Radcliffe, Alexander (DNB00)
|←Radcliffe||Dictionary of National Biography, 1885-1900, Volume 47
RADCLIFFE, ALEXANDER (fl. 1680), verse-writer, the son and heir of Alexander Radcliffe of Hampstead, Middlesex, was ad- admitted at Gray's Inn on 12 Nov. 1669 (Foster, Gray's Inn Admission Register). He was not called to the bar, but seems to have deserted the legal profession for the army, in which he had attained the rank of captain in 1696. He was a disciple of the Earl of Rochester in verse, and rivalled his master in ribaldry. He published:
- ‘Ovid Travestie, a mock Poem on five Epistles of Ovid,’ 16mo, 1673 (Gaisford Library Sale Catalogue). This, the first edition, was ignored when the book was reprinted, 4to, 1680, 1681, 1696 (with additions), and 1705.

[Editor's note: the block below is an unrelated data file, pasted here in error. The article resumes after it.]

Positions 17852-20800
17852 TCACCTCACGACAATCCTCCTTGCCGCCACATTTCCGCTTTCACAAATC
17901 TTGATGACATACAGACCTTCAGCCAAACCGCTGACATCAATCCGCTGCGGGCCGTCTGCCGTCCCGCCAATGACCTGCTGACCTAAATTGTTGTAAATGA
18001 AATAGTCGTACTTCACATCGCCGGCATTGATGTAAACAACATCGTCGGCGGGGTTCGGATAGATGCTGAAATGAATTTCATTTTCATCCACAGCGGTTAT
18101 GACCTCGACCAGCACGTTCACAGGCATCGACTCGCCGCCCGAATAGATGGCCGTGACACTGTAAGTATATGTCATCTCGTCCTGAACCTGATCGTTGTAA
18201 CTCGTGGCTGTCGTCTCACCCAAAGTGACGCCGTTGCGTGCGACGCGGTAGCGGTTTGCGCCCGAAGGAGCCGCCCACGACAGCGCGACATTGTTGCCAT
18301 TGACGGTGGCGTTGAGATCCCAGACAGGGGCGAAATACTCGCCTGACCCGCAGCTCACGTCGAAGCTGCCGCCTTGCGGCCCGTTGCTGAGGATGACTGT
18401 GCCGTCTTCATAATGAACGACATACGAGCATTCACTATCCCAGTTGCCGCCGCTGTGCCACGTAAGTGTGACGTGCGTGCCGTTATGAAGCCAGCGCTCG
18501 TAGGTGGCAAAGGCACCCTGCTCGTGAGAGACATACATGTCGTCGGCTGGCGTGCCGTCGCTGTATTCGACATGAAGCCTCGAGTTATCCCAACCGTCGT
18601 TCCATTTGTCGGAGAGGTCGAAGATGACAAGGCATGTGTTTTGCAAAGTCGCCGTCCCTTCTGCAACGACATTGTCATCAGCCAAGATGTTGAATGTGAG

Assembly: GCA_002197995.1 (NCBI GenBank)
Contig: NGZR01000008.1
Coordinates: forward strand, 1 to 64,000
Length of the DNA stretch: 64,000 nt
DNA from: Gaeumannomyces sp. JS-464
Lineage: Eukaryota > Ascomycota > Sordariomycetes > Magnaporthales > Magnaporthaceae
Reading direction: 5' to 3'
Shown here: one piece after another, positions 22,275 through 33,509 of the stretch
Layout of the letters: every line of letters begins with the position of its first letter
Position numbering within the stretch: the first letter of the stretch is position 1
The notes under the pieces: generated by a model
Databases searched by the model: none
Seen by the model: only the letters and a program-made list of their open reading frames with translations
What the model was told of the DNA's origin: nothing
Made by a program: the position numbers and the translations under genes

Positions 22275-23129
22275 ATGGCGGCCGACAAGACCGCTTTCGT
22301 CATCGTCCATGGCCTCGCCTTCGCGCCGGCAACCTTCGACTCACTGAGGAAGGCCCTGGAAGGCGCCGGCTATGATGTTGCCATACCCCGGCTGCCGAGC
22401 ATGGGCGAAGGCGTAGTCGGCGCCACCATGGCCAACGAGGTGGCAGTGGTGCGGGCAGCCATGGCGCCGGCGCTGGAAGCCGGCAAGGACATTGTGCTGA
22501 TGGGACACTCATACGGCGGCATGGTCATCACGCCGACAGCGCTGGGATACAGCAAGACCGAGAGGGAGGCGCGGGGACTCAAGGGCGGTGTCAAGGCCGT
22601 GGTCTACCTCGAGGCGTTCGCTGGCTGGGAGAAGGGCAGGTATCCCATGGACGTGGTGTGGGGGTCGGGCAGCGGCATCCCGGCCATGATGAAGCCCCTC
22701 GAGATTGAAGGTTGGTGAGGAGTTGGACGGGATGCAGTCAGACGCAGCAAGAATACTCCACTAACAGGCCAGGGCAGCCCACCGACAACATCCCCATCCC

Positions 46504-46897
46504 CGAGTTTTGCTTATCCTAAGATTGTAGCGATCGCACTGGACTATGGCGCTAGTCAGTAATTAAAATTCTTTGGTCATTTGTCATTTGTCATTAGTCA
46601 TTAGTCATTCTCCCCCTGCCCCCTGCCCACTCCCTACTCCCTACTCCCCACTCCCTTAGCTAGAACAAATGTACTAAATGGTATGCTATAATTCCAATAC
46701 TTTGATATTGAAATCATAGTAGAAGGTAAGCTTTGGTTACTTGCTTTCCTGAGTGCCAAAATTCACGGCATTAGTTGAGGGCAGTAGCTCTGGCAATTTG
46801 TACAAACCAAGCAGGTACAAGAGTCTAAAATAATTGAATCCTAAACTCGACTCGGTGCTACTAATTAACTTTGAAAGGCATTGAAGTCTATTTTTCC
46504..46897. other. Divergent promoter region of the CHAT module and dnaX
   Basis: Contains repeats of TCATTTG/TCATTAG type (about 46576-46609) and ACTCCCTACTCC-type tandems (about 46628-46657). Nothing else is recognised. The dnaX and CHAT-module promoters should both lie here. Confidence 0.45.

- ‘Bacchanalia Cœlestia: a Poem, in praise of Punch, compos'd by the Gods and Goddesses in Cabal,’ London, 1680, fol. broadside. Reprinted in the ‘Ramble,’ &c.
- ‘The Ramble: an anti-heroick Poem. Together with some Terrestrial Hymns and Carnal Ejaculations,’ London, 1682, 8vo. Part of ‘The Ramble’ had previously appeared in the edition of Rochester's Poems which bears the imprint Antwerp, 1680. Nos. 1 (3rd edit.) and 3 were reissued with a general title, ‘The Works of Capt. Alexander Radcliffe,’ in 1696, 2 pts. (London, 8vo).
[Hunter's Chorus Vatum, Addit. MS. 24490, fol. 247; Nichols's Select Collection of Poems, i. 141, iii. 163.]